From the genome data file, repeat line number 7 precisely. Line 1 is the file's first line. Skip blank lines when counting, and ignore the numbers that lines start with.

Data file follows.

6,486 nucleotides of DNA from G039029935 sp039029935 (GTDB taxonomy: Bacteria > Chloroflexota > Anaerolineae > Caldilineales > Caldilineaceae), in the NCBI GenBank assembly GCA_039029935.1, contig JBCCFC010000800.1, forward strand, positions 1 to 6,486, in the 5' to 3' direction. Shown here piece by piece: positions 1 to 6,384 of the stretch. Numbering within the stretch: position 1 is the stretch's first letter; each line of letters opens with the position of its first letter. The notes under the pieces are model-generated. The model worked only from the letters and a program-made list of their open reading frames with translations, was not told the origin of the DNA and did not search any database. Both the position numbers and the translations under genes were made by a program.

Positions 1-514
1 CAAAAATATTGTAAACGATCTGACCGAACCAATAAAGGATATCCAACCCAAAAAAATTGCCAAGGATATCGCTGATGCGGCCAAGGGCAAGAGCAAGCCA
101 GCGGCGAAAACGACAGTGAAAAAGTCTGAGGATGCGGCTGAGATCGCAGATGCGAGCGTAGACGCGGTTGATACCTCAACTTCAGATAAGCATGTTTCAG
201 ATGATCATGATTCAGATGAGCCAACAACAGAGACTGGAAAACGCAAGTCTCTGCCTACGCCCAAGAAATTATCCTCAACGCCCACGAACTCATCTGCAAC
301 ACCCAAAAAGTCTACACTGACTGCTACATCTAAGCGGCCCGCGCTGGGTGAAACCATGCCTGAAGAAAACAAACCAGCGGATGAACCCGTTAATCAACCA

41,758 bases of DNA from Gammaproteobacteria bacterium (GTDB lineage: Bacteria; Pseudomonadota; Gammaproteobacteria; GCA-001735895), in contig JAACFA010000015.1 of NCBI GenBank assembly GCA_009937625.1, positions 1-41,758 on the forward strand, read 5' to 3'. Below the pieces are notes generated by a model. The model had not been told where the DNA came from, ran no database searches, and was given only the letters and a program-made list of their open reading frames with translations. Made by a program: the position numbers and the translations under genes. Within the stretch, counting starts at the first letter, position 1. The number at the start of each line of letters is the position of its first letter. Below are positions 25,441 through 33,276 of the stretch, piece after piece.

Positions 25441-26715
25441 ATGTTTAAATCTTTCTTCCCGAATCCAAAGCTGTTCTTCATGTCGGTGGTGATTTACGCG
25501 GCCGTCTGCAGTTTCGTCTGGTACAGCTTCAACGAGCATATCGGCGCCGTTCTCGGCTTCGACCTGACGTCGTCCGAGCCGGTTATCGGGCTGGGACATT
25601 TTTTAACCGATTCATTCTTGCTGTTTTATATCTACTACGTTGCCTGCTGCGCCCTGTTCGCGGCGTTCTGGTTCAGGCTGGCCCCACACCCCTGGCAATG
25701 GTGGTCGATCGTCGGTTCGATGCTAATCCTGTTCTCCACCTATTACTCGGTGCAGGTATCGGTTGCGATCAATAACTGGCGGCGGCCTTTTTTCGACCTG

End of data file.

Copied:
41,758 bases of DNA from Gammaproteobacteria bacterium (GTDB lineage: Bacteria; Pseudomonadota; Gammaproteobacteria; GCA-001735895), in contig JAACFA010000015.1 of NCBI GenBank assembly GCA_009937625.1, positions 1-41,758 on the forward strand, read 5' to 3'. Below the pieces are notes generated by a model. The model had not been told where the DNA came from, ran no database searches, and was given only the letters and a program-made list of their open reading frames with translations. Made by a program: the position numbers and the translations under genes. Within the stretch, counting starts at the first letter, position 1. The number at the start of each line of letters is the position of its first letter. Below are positions 25,441 through 33,276 of the stretch, piece after piece.